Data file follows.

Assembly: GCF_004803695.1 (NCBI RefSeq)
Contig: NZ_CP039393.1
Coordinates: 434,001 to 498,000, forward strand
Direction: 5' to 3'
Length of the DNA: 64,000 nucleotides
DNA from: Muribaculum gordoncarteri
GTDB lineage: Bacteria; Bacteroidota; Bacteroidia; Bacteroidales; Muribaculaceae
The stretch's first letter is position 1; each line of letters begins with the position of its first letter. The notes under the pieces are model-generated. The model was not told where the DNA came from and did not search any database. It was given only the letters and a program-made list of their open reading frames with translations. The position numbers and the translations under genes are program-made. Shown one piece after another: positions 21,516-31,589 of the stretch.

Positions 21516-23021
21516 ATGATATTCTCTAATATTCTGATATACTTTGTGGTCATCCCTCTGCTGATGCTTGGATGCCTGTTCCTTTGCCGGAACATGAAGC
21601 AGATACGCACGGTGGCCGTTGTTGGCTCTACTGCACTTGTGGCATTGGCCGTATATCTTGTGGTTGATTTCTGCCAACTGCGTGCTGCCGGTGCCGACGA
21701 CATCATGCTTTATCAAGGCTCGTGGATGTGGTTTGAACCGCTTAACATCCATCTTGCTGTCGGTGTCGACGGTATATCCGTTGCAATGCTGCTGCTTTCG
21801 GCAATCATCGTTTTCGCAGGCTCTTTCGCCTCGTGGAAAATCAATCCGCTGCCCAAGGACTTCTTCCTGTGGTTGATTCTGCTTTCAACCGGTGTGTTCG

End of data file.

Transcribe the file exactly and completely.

Assembly: GCF_004803695.1 (NCBI RefSeq)
Contig: NZ_CP039393.1
Coordinates: 434,001 to 498,000, forward strand
Direction: 5' to 3'
Length of the DNA: 64,000 nucleotides
DNA from: Muribaculum gordoncarteri
GTDB lineage: Bacteria; Bacteroidota; Bacteroidia; Bacteroidales; Muribaculaceae
The stretch's first letter is position 1; each line of letters begins with the position of its first letter. The notes under the pieces are model-generated. The model was not told where the DNA came from and did not search any database. It was given only the letters and a program-made list of their open reading frames with translations. The position numbers and the translations under genes are program-made. Shown one piece after another: positions 21,516-31,589 of the stretch.

Positions 21516-23021
21516 ATGATATTCTCTAATATTCTGATATACTTTGTGGTCATCCCTCTGCTGATGCTTGGATGCCTGTTCCTTTGCCGGAACATGAAGC
21601 AGATACGCACGGTGGCCGTTGTTGGCTCTACTGCACTTGTGGCATTGGCCGTATATCTTGTGGTTGATTTCTGCCAACTGCGTGCTGCCGGTGCCGACGA
21701 CATCATGCTTTATCAAGGCTCGTGGATGTGGTTTGAACCGCTTAACATCCATCTTGCTGTCGGTGTCGACGGTATATCCGTTGCAATGCTGCTGCTTTCG
21801 GCAATCATCGTTTTCGCAGGCTCTTTCGCCTCGTGGAAAATCAATCCGCTGCCCAAGGACTTCTTCCTGTGGTTGATTCTGCTTTCAACCGGTGTGTTCG